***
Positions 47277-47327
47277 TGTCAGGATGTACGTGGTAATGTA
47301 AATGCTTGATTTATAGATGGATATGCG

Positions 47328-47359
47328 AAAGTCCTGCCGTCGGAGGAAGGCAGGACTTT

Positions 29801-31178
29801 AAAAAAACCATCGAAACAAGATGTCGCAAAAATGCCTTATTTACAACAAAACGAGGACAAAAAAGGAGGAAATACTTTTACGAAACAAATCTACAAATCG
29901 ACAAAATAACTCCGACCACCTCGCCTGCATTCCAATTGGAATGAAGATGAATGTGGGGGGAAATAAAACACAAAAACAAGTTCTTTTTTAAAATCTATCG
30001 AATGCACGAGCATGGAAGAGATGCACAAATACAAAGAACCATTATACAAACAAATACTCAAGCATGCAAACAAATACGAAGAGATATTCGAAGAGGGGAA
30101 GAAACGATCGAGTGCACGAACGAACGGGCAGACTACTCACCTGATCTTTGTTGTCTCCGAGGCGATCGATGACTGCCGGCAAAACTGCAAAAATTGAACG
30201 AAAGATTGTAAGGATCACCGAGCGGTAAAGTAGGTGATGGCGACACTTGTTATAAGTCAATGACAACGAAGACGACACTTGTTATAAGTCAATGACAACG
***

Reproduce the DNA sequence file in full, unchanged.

Positions 47277-47327
47277 TGTCAGGATGTACGTGGTAATGTA
47301 AATGCTTGATTTATAGATGGATATGCG

Positions 47328-47359
47328 AAAGTCCTGCCGTCGGAGGAAGGCAGGACTTT

Positions 29801-31178
29801 AAAAAAACCATCGAAACAAGATGTCGCAAAAATGCCTTATTTACAACAAAACGAGGACAAAAAAGGAGGAAATACTTTTACGAAACAAATCTACAAATCG
29901 ACAAAATAACTCCGACCACCTCGCCTGCATTCCAATTGGAATGAAGATGAATGTGGGGGGAAATAAAACACAAAAACAAGTTCTTTTTTAAAATCTATCG
30001 AATGCACGAGCATGGAAGAGATGCACAAATACAAAGAACCATTATACAAACAAATACTCAAGCATGCAAACAAATACGAAGAGATATTCGAAGAGGGGAA
30101 GAAACGATCGAGTGCACGAACGAACGGGCAGACTACTCACCTGATCTTTGTTGTCTCCGAGGCGATCGATGACTGCCGGCAAAACTGCAAAAATTGAACG
30201 AAAGATTGTAAGGATCACCGAGCGGTAAAGTAGGTGATGGCGACACTTGTTATAAGTCAATGACAACGAAGACGACACTTGTTATAAGTCAATGACAACG